Health Politics and Policy
Gender and Politics
Race, Ethnicity and Politics
Class, Inequality, and Labor Politics
Feminist Political Theory
Feminist Policy Studies
Critical Race Theory
My work sits at the intersections of political theory and public policy and involves applying the insights of feminist and democratic theory to analyze policies affecting marginalized groups. In the past this has included drawing on democratic theory and policy feedback scholarship to evaluate U.S. welfare programs, and drawing on feminist theories of motherhood, health and autonomy to analyze the criminalization of drug use during pregnancy. My recent work has focused on women's health politics, and race and gender bias in the criminal justice system. I am currently working on a book manuscript on legislative efforts to establish labor rights for domestic workers, and an article on the conviction of innocent women for crimes that were later proven not to have occurred. I am also revising two articles for resubmission, an article presenting an intersectional feminist political theory of health, at Political Theory, and an article on stratified women's health politics and the criminalization of drug use during pregnancy, at Politics & Gender. My research has been published in Politics Groups and Identities and The Oxford Handbook of Feminist Theory. My work with Frank Baumgartner on racial bias in capital punishment has been featured on the London School of Economics blog and on Vox.com
The Innocence Movement has had a profound impact on criminal law and criminal justice policy. We believe it can also contribute to ongoing reexaminations of legal and ethical theory – namely in discussions of the Blackstone Principle. As this paper shows, any discussion of this venerable principle requires attention be paid to the relationship between wrongful conviction and violent crime. When the state arrests and incarcerates the wrong person, the true perpetrator remains at liberty. In many cases these individuals commit a series of crimes during this period of “wrongful liberty” (which we define as the period between the original crime and when the true perpetrator is arrested). This paper presents an account of wrongful liberty, and its relationship to legal and ethical theory, as well as a first-of- its-kind documentation of all known crimes of wrongful liberty in a single state, North Carolina. Our experience in North Carolina suggests that law students working with undergraduate students and the supervision of attorneys experienced with state criminal records databases can gather such information easily. We believe this method can and should be replicated in other jurisdictions so legal scholars can develop a more complete understanding of how wrongful liberty informs the Blackstone Principle in the context of the American criminal justice system.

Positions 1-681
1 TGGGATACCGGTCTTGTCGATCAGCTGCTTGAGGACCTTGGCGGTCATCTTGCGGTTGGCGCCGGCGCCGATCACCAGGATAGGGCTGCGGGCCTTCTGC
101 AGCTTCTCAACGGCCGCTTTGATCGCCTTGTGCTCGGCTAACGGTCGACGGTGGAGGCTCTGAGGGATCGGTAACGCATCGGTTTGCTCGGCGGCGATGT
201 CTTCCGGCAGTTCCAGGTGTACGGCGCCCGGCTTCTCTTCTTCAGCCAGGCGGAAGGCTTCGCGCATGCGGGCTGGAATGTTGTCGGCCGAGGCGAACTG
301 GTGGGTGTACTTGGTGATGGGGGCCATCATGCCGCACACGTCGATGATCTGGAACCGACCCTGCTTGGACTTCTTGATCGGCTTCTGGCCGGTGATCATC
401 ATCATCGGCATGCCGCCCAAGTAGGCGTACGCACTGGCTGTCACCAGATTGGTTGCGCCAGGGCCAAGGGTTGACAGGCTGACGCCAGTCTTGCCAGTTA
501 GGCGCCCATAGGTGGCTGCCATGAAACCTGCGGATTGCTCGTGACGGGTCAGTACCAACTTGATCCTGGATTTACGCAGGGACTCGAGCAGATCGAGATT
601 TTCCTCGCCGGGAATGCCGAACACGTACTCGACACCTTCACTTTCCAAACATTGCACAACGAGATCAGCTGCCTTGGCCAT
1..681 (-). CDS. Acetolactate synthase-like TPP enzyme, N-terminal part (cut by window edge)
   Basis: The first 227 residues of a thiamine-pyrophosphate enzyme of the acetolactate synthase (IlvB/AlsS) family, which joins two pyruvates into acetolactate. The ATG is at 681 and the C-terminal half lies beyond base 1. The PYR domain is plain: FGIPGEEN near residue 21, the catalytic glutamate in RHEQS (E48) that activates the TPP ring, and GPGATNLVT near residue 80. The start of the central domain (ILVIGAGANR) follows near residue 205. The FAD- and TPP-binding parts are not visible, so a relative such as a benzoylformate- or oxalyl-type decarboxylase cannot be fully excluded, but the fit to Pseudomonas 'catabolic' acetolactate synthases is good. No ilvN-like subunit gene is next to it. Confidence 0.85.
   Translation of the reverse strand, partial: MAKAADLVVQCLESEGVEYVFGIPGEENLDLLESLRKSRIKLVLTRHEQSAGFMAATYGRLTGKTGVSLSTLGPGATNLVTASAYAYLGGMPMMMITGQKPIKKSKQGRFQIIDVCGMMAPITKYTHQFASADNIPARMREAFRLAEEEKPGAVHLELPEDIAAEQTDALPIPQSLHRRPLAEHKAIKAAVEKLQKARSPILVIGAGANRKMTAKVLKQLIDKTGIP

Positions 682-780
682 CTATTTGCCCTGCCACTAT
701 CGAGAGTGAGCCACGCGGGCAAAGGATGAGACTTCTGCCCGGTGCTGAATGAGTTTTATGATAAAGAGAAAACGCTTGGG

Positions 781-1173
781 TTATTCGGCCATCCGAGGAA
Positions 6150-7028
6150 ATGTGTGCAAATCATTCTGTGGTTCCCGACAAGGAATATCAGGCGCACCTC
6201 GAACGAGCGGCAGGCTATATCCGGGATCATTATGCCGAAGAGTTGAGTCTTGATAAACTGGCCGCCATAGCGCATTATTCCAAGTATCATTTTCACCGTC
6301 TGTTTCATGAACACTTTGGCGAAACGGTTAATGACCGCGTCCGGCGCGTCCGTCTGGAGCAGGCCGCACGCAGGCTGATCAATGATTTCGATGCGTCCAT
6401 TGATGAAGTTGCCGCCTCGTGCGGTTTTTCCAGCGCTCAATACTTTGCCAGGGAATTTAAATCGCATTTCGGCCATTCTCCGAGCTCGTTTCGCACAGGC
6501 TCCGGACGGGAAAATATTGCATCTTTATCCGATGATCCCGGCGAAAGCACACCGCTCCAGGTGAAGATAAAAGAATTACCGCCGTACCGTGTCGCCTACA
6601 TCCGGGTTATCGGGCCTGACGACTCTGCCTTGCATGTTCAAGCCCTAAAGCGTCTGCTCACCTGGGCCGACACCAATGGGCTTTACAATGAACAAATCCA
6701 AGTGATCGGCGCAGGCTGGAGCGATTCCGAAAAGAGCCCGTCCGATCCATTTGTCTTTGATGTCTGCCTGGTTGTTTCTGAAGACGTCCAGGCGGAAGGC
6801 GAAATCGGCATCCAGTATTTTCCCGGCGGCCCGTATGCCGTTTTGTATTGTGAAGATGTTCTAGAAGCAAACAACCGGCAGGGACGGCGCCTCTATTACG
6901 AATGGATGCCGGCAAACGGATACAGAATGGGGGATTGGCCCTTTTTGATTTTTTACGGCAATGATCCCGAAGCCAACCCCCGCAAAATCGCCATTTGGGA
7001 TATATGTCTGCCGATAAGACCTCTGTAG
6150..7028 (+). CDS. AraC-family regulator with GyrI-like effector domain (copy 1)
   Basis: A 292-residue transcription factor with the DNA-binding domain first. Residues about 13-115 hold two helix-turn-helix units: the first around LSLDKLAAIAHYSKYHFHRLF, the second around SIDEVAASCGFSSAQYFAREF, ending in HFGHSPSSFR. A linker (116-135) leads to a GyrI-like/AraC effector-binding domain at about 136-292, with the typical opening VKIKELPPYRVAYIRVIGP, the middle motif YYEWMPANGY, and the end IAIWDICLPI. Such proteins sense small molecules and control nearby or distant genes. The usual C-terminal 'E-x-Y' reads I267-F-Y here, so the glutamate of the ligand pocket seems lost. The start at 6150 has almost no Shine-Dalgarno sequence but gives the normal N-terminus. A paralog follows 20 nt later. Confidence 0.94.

This paper examines the role of racial bias in the implementation of capital punishment. First, our analysis of existing literature confirms higher rates of capital punishment for those who kill Whites, particularly for Blacks who kill Whites. Second, we compare homicide victim data with a newly collected data set including information on the victims of every inmate executed in the USA from 1976 through 2013, some 1369 executions. These data reveal that Black males have been the primary victims of homicides, but their killers are much less likely to be put to death. While previous scholars have emphasized the over-representation of killers of White women, we shed additional light on another aspect of the racial and gender biases of the US death penalty. Capital punishment is very rarely used where the victim is a Black male, despite the fact that this is the category most likely to be the victim of homicide.
This chapter explores how health has simultaneously been a significant focus of feminist activism and also an underexplored topic in feminist theory. We trace both the theoretical challenges to traditional notions of health that came out of the decades of women’s health activism in the United States, as well as note the points within feminist scholarly work at which health makes an appearance. We conclude that feminist theorizing about health has failed to keep pace with its proliferation as a dominant cultural concept, and that feminist thinkers are only just now finding ways to recover some of the lost critical edge of an earlier era.